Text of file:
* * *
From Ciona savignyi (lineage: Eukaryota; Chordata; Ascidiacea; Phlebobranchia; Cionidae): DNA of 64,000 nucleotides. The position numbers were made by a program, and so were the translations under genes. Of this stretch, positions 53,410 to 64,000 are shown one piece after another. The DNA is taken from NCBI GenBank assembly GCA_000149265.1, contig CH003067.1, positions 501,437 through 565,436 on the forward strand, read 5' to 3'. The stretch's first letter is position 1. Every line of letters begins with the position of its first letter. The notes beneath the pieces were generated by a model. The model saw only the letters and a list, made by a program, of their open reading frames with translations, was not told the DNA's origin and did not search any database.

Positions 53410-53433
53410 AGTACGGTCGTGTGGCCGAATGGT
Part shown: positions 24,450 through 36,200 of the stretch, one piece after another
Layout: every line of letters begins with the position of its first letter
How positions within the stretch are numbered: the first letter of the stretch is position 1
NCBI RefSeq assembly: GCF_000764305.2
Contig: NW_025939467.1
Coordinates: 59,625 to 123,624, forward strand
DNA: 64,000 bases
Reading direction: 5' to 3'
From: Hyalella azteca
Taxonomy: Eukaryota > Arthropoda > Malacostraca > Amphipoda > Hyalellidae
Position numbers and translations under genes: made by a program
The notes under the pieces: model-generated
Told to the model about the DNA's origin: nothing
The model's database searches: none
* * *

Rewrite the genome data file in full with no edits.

From Ciona savignyi (lineage: Eukaryota; Chordata; Ascidiacea; Phlebobranchia; Cionidae): DNA of 64,000 nucleotides. The position numbers were made by a program, and so were the translations under genes. Of this stretch, positions 53,410 to 64,000 are shown one piece after another. The DNA is taken from NCBI GenBank assembly GCA_000149265.1, contig CH003067.1, positions 501,437 through 565,436 on the forward strand, read 5' to 3'. The stretch's first letter is position 1. Every line of letters begins with the position of its first letter. The notes beneath the pieces were generated by a model. The model saw only the letters and a list, made by a program, of their open reading frames with translations, was not told the DNA's origin and did not search any database.

Positions 53410-53433
53410 AGTACGGTCGTGTGGCCGAATGGT
Part shown: positions 24,450 through 36,200 of the stretch, one piece after another
Layout: every line of letters begins with the position of its first letter
How positions within the stretch are numbered: the first letter of the stretch is position 1
NCBI RefSeq assembly: GCF_000764305.2
Contig: NW_025939467.1
Coordinates: 59,625 to 123,624, forward strand
DNA: 64,000 bases
Reading direction: 5' to 3'
From: Hyalella azteca
Taxonomy: Eukaryota > Arthropoda > Malacostraca > Amphipoda > Hyalellidae
Position numbers and translations under genes: made by a program
The notes under the pieces: model-generated
Told to the model about the DNA's origin: nothing
The model's database searches: none